World Glaucoma Day is celebrated on March 12th and it marks the start of World Glaucoma Week, a collaborative project between World Glaucoma Association and World Glaucoma Patient Association . The aim of the project is to help eliminate blindness caused by this disease by raising awareness and alerting on the need of having regular eye check-ups in which the optic nerve is examined.
Under the motto The world is bright, save your sight, the project mobilizes several groups of people, including ophthalmologists, optometrists, healthcare workers, universities, medical centres, private practices and individual citizens, especially those suffering from the disease or their relatives, along with glaucoma societies and associations of patients affected by the disease. They also intend to mobilize the population on social networks through the hashtag #GlaucomaWeek.
On March 12th we celebrate World Glaucoma Day. What exactly is glaucoma?
Glaucoma is an eye disease. More specifically, it is a disease that affects the optic nerve initially causing a loss of peripheral vision (in the visual field) in patients If it is not detected early on and properly treated, it may progress towards a more serious vision loss and affect central vision.
Many of the glaucomas have a genetic basis and actually in most of them there is an elevation of the intraocular pressure that, together with other factors, causes damage to the optic nerve and provokes an early death of the nerve cells that compose it.
Doctor Alfonso Antón, head of the Glaucoma’s Department of ICR, explains through this interview why is so important an early detection of Glaucoma.
In Spain, one million people suffer from glaucoma. But, who is at a higher risk of suffering from this disease?
One of the main risk factors for glaucoma is high eye pressure. The disease incidence also increases with age. Therefore, it is more frequent among people older than 40, and especially among seniors over 60 years old.
People with direct relatives (father, mother, siblings) having suffered from glaucoma, as well as people with high myopia (over 6 diopters) or people with a medical history of eye traumas are also at a higher risk of having the disease.
Are there different types of glaucoma? What are their causes?
The two most important types of glaucoma are the following:
- Narrow-angle glaucoma or acute angle-closure glaucoma is produced when the iris obstructs the outflow of aqueous humor, which causes a substantial increase in eye pressure, pain, blurred vision and eye redness.
- Chronic or open-angle glaucoma is when eye pressure is high, but no symptoms are evident in the beginning. This is the reason why it usually isn’t diagnosed until it starts affecting vision.
Glaucoma can also be classified according to its origin: primary, if there is no specific cause except a genetic basis, or secondary, when it is due to another primary cause that generates it.
What can we do to avoid losing vision due to glaucoma?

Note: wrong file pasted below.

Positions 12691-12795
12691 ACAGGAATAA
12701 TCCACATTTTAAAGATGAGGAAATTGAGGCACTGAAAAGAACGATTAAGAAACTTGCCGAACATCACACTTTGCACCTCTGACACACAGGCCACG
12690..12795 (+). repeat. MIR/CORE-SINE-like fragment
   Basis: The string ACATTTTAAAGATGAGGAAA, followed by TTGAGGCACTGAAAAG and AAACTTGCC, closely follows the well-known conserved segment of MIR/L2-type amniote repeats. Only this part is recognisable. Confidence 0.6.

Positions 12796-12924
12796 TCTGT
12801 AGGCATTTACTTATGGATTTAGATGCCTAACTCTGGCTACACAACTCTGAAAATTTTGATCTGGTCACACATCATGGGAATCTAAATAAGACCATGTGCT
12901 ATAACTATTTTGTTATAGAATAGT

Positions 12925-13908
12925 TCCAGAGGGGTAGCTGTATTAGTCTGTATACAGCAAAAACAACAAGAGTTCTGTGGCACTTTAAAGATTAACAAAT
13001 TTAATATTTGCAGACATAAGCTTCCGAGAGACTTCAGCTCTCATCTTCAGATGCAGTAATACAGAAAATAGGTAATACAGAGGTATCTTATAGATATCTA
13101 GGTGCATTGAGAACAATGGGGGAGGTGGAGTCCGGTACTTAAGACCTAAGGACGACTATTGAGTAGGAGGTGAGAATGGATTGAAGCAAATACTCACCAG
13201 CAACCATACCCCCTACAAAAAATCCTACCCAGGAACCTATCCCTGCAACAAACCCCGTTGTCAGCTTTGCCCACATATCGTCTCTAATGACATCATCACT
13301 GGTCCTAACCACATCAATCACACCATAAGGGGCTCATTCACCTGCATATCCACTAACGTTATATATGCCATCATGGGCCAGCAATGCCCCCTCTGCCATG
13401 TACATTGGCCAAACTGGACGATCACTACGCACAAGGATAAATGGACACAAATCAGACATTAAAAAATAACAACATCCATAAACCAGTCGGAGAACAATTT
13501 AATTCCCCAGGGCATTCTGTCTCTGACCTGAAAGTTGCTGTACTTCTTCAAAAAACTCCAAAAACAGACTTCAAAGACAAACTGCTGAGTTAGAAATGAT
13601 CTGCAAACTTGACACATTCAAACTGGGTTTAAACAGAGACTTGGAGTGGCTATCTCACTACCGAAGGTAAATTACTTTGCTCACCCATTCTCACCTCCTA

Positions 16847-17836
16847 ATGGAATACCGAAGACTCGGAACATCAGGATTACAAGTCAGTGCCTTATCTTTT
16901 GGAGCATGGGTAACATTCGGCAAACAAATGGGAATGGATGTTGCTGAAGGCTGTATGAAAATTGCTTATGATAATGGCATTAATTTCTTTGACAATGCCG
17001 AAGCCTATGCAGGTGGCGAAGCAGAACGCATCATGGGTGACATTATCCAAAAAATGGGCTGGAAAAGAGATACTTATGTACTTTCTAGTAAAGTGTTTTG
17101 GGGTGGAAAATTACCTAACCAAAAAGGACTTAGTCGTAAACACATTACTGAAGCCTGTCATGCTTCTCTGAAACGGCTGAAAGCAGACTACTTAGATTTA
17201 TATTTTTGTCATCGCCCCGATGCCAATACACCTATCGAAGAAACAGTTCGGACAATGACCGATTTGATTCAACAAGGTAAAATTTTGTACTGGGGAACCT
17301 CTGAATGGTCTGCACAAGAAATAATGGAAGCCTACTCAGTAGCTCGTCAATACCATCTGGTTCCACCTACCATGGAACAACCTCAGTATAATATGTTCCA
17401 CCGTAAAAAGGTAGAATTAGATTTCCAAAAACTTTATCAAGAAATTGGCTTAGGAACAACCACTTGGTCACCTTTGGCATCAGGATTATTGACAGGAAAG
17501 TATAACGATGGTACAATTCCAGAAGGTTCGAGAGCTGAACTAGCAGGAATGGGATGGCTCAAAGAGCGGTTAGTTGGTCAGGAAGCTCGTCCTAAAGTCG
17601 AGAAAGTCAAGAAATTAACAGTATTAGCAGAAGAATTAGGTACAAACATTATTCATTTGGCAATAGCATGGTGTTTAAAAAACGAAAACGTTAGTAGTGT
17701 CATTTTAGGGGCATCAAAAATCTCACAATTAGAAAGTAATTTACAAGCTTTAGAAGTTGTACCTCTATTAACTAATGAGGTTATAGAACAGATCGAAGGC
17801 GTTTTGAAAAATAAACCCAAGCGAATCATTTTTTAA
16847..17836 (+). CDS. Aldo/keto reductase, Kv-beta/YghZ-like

Glaucoma is the first cause of irreversible blindness worldwide. Moreover, for every case that is diagnosed and controlled, there is a person walking down the street who doesn’t know that he or she has glaucoma. It is estimated that approximately 50% of glaucoma cases are undiagnosed. While it is true that the disease is incurable, it is also true that 90% of the blindness caused by glaucoma could be prevented by early detection and treatment.
The most important thing to avoid vision loss is to have an ophthalmologic checkup frequently to identify the disease in early stages, especially in those people who are at higher risk of suffering from the disease, because most cases of glaucoma are not symptomatic, so it is very difficult for the patient to suspect that he/she has the disease if he/she does not have an ophthalmologic checkup.
Can blindness due to glaucoma be prevented?
Yes, glaucoma is a preventable cause of blindness. If diagnosed early, there are effective measures to prevent the consequences in most cases. These measures include medical treatment with hypotensive eye drops, laser application and surgical treatment. Prognosis and response to treatment are better the earlier the disease is diagnosed.
Is the patient aware that he or she has glaucoma?
No, most cases of glaucoma are chronic and have no symptoms. An ophthalmologic examination is necessary to diagnose it in time.
Ophthalmologic checkups by our ophthalmologists include several simple and painless examinations, such as:
• Measurment of eye pressure
• Evaluation of the fundus. If the ophthalmologist considers it appropriate, other tests such as OCT or fundus photography can be performed. To perform these tests it may be necessary to dilate the pupil.
• Evaluación of the visual field. It is a fundamental test to diagnose glaucoma and to adjust the treatment to the needs of each patient.
Is it possible to treat glaucoma?
Yes, it is possible to treat glaucoma with medicines, eye drops to reduce eye pressure, laser or surgery. Each case may require one or more of these treatments over time. It is very important that the patient strictly follows the doctor’s instructions for the treatment to be effective. None of them cures the disease definitively, but they can control it in most cases and prevent vision loss.
- World Glaucoma Week. Official website
- World Glaucoma Association. Official website
- World Glaucoma PatientAssociation. Official website
- Glaukos. Official Website
Do you have any questions?
Contact us or request an appointment with one of our Glaucoma specialists.